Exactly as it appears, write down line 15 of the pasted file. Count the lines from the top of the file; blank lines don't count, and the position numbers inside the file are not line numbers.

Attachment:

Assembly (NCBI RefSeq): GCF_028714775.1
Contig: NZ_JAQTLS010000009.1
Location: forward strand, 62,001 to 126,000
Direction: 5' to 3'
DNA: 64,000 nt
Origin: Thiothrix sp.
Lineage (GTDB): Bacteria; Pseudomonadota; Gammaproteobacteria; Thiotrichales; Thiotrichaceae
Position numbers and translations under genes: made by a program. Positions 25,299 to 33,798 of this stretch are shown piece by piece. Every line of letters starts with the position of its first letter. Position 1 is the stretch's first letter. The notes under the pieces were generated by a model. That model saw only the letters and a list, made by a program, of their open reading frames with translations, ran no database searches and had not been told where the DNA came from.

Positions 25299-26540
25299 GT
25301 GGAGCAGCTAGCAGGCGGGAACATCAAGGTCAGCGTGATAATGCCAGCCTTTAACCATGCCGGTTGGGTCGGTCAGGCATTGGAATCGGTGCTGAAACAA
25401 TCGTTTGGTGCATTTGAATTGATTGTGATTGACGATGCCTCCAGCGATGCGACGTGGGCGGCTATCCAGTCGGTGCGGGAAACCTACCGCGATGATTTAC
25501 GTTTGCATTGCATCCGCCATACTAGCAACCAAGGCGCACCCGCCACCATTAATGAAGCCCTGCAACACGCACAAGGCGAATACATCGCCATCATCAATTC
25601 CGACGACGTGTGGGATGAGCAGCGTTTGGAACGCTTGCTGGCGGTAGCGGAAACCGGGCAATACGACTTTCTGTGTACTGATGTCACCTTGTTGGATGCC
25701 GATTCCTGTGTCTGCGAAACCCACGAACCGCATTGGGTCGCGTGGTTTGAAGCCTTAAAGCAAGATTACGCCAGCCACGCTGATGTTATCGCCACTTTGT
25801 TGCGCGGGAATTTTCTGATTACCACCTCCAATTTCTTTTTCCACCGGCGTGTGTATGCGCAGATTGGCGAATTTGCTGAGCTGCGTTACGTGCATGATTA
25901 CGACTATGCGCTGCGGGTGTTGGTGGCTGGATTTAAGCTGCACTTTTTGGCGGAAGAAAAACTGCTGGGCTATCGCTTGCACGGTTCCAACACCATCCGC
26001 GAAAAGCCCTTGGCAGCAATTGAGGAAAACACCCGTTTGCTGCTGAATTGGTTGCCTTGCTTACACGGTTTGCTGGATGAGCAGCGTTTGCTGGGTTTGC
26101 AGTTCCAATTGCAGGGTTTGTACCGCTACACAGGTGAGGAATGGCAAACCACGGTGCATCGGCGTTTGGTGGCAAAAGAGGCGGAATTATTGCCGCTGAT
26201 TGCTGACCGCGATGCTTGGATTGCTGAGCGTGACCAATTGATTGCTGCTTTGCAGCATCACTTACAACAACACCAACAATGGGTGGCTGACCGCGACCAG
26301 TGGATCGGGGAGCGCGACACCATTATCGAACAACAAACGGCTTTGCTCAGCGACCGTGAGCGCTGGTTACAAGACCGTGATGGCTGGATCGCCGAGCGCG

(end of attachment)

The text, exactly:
25701 GATTCCTGTGTCTGCGAAACCCACGAACCGCATTGGGTCGCGTGGTTTGAAGCCTTAAAGCAAGATTACGCCAGCCACGCTGATGTTATCGCCACTTTGT